I must be in an odd mood, because many of these books are a little "different," to use a Minnesota euphemism. But, I think they'll all create an interesting discussion. Please vote by February 5, so that we can get ready to discuss the book by March 1. Happy voting!

Reading List 2008: Terror & Robots

Okay, so I finished January's Poetry Book Club book several days ago, but I just realized I have to put it up. My short review: Matthea Harvey Rocks.

You can read a much less abbreviated response to Matthea Harvey's Modern Life (80 pages) in two ways. On January 31, we'll have our Poetry Book Club discussion. And, on the first Tuesday of January, I'll post a more formal review of the book on Read. Write. Poem.

Total For 2008: 1159 pages
Genres: Memoir (1), Essay (1), Graphic Novel (1), Non-Fiction (1), Poetry (1)

Sunday, January 27, 2008

Reading List 2008: Making Time to Read

Have you ever experienced a “doomdart”? A doomdart is when a responsibility or obligation you’ve forgotten suddenly and unexpectedly pops into your brain. Immediately after you remember this important but neglected task and you feel a wave of stress and nausea wash over you. If you’re like most people, overloaded and stressed out, you’ve experienced a doomdart, without having a name for it. Dr. Edward Hallowell’s award winning book CrazyBusy: Overstretched, Overbooked, and About to Snap! (256 pages) not only names common problems like doomdarts, but offers tangible solutions to living overloaded lives.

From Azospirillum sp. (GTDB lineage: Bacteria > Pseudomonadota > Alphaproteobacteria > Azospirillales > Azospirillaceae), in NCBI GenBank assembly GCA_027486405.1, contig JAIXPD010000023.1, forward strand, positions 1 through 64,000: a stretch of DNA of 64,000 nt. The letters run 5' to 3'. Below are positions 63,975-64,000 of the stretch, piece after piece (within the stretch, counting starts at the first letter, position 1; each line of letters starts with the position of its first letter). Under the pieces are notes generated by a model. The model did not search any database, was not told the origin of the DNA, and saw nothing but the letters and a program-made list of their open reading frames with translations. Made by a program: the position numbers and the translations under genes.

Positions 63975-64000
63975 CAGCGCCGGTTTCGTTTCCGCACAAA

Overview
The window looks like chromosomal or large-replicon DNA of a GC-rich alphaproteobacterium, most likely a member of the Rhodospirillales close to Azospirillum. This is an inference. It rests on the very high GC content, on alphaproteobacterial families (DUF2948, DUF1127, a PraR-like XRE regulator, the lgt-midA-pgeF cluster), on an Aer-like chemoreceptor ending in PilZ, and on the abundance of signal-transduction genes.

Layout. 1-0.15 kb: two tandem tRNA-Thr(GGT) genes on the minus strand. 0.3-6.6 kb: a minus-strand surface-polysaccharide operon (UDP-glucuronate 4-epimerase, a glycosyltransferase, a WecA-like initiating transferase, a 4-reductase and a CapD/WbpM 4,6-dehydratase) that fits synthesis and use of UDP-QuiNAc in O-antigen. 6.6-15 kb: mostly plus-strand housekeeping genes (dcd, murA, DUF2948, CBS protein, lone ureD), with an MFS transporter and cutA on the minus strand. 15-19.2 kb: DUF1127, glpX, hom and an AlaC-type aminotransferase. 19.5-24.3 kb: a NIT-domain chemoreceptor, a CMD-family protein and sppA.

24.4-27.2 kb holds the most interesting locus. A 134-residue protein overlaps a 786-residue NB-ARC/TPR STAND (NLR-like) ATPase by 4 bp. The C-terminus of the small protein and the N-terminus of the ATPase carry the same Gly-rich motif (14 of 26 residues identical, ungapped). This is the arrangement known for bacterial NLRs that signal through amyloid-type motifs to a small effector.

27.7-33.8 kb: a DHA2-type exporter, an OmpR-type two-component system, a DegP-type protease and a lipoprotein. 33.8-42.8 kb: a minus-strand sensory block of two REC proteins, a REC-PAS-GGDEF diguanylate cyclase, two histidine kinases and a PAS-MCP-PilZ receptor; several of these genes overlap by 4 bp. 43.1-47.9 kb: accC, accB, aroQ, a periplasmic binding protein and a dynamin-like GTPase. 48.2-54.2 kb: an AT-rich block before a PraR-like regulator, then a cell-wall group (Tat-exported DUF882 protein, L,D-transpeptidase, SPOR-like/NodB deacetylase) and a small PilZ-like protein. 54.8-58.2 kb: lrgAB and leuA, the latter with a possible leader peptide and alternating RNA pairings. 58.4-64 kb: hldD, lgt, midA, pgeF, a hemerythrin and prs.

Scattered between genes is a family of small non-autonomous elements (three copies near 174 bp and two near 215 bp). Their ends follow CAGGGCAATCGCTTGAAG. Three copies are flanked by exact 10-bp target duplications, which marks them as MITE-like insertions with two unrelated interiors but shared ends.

Dr. Hallowell explains that as culture, we have undergone a dramatic shift in our intellectual energy, with the integration of communication technology (like internet, cell phones, and PDAs) and the expansion of the traditional 40-hour work week. As an expert on Attention Deficit Disorder (ADD), he demonstrates that most of us adopt ADD-like traits in order to function at a breakneck speed. However, most people don’t function at full capacity because their attention is simply stretched too thin.

Dr. Hallowell provides solutions for not only surviving but thriving in a world where we have so many responsibilities and gadgets competing for our attention. Most importantly, he encourages us to be selective in how we choose to spend our time. Are we matching our output with our intention? If we are spending too much time on activities we don’t enjoy, or that don’t give us rewarding experiences in return, we should minimize these activities as much as possible.

I would strongly recommend this book to anyone who feels stretched too thin, which would be all of us. It's an excellent description of our modern lives and offers interesting solutions to our dilemma.

Total For 2008: 1079 pages